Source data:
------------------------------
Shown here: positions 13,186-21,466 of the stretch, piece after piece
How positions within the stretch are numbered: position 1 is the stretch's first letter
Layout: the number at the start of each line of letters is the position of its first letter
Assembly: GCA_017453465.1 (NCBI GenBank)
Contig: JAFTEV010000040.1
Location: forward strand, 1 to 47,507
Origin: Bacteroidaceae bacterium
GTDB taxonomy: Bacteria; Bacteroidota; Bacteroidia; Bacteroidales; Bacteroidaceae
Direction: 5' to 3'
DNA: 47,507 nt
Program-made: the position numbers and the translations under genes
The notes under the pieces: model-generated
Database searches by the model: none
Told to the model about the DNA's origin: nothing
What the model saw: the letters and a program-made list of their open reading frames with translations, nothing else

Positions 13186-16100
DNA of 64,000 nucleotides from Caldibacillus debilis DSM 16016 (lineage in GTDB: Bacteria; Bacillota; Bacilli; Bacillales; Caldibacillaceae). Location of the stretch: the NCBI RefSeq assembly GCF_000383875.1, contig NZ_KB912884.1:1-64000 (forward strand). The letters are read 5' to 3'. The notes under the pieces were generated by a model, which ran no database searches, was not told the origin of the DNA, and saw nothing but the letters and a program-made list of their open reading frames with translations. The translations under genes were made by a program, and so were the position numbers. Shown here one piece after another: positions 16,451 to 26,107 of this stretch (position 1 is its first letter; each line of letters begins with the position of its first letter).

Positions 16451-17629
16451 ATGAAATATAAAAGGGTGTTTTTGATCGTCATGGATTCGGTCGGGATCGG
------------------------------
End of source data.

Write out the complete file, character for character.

Shown here: positions 13,186-21,466 of the stretch, piece after piece
How positions within the stretch are numbered: position 1 is the stretch's first letter
Layout: the number at the start of each line of letters is the position of its first letter
Assembly: GCA_017453465.1 (NCBI GenBank)
Contig: JAFTEV010000040.1
Location: forward strand, 1 to 47,507
Origin: Bacteroidaceae bacterium
GTDB taxonomy: Bacteria; Bacteroidota; Bacteroidia; Bacteroidales; Bacteroidaceae
Direction: 5' to 3'
DNA: 47,507 nt
Program-made: the position numbers and the translations under genes
The notes under the pieces: model-generated
Database searches by the model: none
Told to the model about the DNA's origin: nothing
What the model saw: the letters and a program-made list of their open reading frames with translations, nothing else

Positions 13186-16100
DNA of 64,000 nucleotides from Caldibacillus debilis DSM 16016 (lineage in GTDB: Bacteria; Bacillota; Bacilli; Bacillales; Caldibacillaceae). Location of the stretch: the NCBI RefSeq assembly GCF_000383875.1, contig NZ_KB912884.1:1-64000 (forward strand). The letters are read 5' to 3'. The notes under the pieces were generated by a model, which ran no database searches, was not told the origin of the DNA, and saw nothing but the letters and a program-made list of their open reading frames with translations. The translations under genes were made by a program, and so were the position numbers. Shown here one piece after another: positions 16,451 to 26,107 of this stretch (position 1 is its first letter; each line of letters begins with the position of its first letter).

Positions 16451-17629
16451 ATGAAATATAAAAGGGTGTTTTTGATCGTCATGGATTCGGTCGGGATCGG